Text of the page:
Vigilante bus drivers. In a week that saw one driver (in his bus) chase a motorist through the streets after he had been cut up by a car, Mark Coleman was told that he would not be prosecuted for chasing an 11-year-old boy (not in his bus) and then holding him after the boy and a group of eight youths hurled stones at Coleman's bus.
Homeworkers and agency staff, who are to get new protections under the European Union's part-time workers' directive. Businesses have just eight weeks to prepare for the regulations covering wages, pensions, training and holiday entitlement.
Lawyers in LA, who are fighting over the rights to a disgusting slimy creature that devours all it sees. No, not a Hollywood producer, but The Blob, star of the 1958 cult drive-in movie hit and now the subject of a book in the Goosebumps suspense series. The film's creator is suing the publishers for $100,000 (£64,000) and trying to stop publication. Lawyers are currently considering whether it is possible to copyright a creature from outer space and when exactly a blob becomes a Blob.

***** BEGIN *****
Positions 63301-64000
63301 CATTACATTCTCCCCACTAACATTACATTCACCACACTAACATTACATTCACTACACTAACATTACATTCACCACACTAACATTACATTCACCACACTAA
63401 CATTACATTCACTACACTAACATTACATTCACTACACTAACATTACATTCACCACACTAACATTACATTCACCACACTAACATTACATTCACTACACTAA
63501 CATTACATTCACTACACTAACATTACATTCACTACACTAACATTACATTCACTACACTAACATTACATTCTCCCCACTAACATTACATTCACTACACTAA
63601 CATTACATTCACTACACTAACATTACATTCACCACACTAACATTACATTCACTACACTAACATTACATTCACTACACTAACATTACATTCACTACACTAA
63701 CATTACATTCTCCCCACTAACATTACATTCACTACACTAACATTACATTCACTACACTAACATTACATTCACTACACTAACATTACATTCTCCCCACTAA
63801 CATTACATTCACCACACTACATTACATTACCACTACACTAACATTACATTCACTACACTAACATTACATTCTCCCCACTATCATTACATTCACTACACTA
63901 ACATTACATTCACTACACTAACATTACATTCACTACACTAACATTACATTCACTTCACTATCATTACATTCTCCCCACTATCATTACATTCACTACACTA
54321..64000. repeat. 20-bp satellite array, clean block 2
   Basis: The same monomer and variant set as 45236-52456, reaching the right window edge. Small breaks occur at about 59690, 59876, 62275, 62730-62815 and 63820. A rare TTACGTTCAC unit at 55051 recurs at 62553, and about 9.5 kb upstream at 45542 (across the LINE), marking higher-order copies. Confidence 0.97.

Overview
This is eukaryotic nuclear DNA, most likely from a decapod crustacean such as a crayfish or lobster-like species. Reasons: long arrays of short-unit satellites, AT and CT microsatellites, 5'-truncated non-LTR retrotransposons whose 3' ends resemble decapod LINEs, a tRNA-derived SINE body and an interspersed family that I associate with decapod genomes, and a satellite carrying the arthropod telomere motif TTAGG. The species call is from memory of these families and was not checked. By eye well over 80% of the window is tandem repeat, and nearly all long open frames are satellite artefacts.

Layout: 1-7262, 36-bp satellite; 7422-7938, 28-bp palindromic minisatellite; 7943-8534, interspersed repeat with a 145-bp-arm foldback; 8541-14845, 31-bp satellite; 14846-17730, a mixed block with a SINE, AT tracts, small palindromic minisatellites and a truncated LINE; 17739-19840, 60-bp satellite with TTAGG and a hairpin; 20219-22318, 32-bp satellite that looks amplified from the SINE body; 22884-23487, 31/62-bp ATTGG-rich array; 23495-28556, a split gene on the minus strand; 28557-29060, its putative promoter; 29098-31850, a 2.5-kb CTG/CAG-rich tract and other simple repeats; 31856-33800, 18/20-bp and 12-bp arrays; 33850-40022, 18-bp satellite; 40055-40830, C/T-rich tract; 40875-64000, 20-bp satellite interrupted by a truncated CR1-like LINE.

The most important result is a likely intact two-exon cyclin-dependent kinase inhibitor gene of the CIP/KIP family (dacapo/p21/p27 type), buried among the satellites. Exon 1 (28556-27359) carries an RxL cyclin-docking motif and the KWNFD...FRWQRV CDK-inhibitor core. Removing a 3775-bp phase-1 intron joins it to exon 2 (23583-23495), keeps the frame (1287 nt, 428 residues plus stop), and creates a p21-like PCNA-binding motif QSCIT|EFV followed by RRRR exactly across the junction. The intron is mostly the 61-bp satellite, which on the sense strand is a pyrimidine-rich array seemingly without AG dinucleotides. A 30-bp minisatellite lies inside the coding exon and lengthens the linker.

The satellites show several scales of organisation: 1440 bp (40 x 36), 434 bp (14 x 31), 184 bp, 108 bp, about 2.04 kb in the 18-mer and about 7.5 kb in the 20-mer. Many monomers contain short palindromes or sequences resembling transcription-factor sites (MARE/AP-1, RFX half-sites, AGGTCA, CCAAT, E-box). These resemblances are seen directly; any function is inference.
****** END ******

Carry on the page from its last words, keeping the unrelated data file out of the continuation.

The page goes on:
Internet Service Providers (ISPs), at least in the US. After the New York court of appeal ruled that ISP Prodigy could not be expected to screen all communications passing through its systems, ISPs in the US are now effectively on the same footing as telephone companies as message carriers. By contrast, the recent Demon case in the UK ruled that ISPs are to be treated as publishers.
The Law Society, which thanks to the downfall of Kamlesh "Napoleon" Bahl, is set for another year under Robert Sayer. The current president is hoping to persuade Michael Napier to remain as vice-president, allowing Sayer another year at the helm. Sayer said he hoped to put an end to "political bickering" and that his decision was without "political ambition".